You know the saying…. “You can’t please everyone,” but as customer experience professionals, that is exactly what we are trying to do.

Let’s define what Customer experience means. Customer experience can and should include a lot of elements, however, let’s try and narrow the scope. To do this, I like to take each word separately and define it.

Customer – cus·tom·er – Noun – a person or organization that buys goods or services from a store or business. “Mr. Harrison was a regular customer at Starbucks.”

Experience – ex·pe·ri·ence – Noun – practical contact with and observation of facts or events. “Mr. Harrison had already learned his lesson when his last contact with Starbucks was a painful experience”. Verb – encounter or undergo (an event or occurrence). “Mr. Harrison is experiencing difficulties trying to purchase the software”

Based on the definitions above, I like to think of the customer experience practice as the memory a customer leaves with during an interaction with your brand or product. The lasting memory you leave with a customer that does business with you is unique to that person That is why building personalized experiences is so important to building great memories for all customers.

It’s useful to remember that perceptions can be changed or influenced. However, a memory is permanent. Let’s look into both definitions to gain a true understanding of the differences.

Perception – per·cep·tion – Noun – the ability to see, hear or become aware of something through the senses. “the normal limits to human perception”

Memory – mem·o·ry – Noun – the faculty by which the mind stores and remembers information. “I have a great memory for faces.” Noun -something remembered from the past; a recollection. “One of my earliest memories is of sitting on his knee”

As you can see from the definitions above, there is a slight difference. A perception is something you become aware of through your senses. A memory is so much more, it’s the way by which the mind stores and remembers the information or in other terms, the way you remember the perception you had. The silver bullet here is that perceptions can be changed, and a memory cannot.

So how do you build a memory, one the lasts and creates an experience that your customers perceive as priceless?  I like to focus on building effective internal communication methods that include the customer’s perspective, across all business decisions.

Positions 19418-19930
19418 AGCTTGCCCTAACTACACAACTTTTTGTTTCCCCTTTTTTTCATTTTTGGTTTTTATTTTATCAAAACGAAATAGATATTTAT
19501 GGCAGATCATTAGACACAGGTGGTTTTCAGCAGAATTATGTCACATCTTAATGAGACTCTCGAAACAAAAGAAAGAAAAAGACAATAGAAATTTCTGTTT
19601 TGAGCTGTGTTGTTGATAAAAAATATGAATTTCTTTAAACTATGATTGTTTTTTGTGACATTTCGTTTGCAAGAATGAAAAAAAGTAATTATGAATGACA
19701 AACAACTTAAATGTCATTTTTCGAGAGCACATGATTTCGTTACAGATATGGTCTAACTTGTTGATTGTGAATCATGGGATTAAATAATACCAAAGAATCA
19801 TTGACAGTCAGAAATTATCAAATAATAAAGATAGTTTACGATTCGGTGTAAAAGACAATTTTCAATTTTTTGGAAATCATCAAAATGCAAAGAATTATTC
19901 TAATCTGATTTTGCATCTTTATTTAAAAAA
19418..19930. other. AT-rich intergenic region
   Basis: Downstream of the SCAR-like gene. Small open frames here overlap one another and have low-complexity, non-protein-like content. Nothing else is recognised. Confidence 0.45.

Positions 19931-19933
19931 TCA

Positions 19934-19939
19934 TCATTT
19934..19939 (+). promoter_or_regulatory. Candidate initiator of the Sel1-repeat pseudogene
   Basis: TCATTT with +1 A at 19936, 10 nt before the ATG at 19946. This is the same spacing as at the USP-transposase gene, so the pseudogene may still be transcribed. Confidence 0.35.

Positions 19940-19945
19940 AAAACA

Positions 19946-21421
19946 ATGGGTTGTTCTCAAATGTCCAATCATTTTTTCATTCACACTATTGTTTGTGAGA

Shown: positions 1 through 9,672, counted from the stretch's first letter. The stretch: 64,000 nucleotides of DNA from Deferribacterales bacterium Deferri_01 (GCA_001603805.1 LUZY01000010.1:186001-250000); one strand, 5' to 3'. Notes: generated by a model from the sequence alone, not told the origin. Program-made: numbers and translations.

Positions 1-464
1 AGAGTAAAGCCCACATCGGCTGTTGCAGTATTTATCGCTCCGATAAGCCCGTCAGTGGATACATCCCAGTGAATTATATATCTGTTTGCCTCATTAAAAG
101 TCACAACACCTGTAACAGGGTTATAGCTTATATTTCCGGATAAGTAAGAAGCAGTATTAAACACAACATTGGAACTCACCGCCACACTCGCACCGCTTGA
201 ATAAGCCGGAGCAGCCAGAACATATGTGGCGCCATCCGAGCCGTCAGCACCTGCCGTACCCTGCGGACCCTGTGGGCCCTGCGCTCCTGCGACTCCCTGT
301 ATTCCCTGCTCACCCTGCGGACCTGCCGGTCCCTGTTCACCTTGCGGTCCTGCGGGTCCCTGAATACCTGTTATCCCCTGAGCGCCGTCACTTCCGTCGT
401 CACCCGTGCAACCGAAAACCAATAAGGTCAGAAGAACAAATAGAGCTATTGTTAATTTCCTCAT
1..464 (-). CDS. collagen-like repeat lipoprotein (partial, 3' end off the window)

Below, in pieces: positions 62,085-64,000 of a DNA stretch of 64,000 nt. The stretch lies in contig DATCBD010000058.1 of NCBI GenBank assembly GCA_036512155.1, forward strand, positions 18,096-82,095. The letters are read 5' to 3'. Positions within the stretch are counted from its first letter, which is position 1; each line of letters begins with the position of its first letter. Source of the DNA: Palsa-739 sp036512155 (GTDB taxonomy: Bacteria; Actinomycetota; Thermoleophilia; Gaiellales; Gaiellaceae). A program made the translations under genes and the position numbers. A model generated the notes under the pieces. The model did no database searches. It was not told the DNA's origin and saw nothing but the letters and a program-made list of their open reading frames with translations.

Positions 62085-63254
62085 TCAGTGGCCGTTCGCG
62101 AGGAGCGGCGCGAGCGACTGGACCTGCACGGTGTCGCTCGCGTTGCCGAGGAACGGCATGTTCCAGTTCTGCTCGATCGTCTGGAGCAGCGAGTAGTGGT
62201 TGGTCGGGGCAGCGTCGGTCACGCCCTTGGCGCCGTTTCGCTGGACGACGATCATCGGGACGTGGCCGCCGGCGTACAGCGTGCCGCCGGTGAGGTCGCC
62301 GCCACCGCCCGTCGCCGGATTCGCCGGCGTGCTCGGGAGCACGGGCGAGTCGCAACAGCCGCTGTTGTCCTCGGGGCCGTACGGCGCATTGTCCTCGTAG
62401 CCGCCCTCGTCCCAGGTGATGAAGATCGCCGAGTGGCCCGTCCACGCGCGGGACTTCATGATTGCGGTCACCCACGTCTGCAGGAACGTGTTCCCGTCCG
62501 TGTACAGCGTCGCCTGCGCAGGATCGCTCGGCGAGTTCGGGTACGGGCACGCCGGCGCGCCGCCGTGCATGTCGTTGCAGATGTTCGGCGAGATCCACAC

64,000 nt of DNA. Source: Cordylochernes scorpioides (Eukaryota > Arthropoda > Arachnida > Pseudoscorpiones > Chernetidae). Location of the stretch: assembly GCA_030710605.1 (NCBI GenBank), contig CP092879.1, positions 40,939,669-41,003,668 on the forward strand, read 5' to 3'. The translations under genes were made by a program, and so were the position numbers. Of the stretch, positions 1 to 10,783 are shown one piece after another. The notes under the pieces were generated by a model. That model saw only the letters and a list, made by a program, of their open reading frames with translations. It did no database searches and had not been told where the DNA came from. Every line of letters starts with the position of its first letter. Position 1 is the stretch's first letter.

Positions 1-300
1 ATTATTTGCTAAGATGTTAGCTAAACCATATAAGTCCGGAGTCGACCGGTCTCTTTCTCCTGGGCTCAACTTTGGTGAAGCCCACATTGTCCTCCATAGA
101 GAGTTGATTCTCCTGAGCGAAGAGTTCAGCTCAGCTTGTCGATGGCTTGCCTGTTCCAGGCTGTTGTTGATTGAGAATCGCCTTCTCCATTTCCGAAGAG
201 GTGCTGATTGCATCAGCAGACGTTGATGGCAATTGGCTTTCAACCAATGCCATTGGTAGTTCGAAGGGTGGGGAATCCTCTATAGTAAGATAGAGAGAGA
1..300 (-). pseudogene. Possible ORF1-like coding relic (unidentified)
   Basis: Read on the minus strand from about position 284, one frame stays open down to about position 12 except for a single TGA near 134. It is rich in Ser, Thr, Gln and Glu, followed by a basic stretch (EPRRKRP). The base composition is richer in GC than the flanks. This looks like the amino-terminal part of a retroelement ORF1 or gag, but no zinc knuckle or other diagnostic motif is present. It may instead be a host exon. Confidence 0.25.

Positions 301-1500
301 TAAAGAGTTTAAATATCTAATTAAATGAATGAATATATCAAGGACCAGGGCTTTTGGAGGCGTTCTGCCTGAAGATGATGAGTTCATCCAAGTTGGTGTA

One way to accomplish this is to build internal communications that focus on stories about great customer experiences.  Most companies will report on a great new product release, winning an award, or doing monthly and quarterly financial reporting, but how many of us celebrate great customer experiences?  An effective way to achieve this might be to create a newsletter named “Feel Good Fridays” that gets sent out internally and highlights employees who are doing things that create great experiences for customers.  You can also share stories from your customers talking about great experiences they have had with you company, products, or employees.

If you can effectively communicate the importance of the customer experience internally, and align it with how it impacts the business, you will create a customer- focused culture that helps drive value to your customers, employees and shareholders.

Michael is known for creating, improving and executing Collaborative Customer Experience frameworks across diverse industries (Media, Streaming Services, Ed Tech, Health & Wellness, SaaS, PaaS) at different stages of growth – early stage start-ups, seasoned companies looking to transform, high growth and declining businesses.

His experience ranges from Professor, Board Member, Keynote Speaker to leading Global Business Transformation(B2B, B2C, B2B2C), Business Development/Launch Strategy, Customer Experience, Customer Success, Customer Engagement, Customer Retention, CustomerService, Lifecycle Management and AI Transformation at companies like Spotify, The New York Times, tech start-ups and telecom providers globally.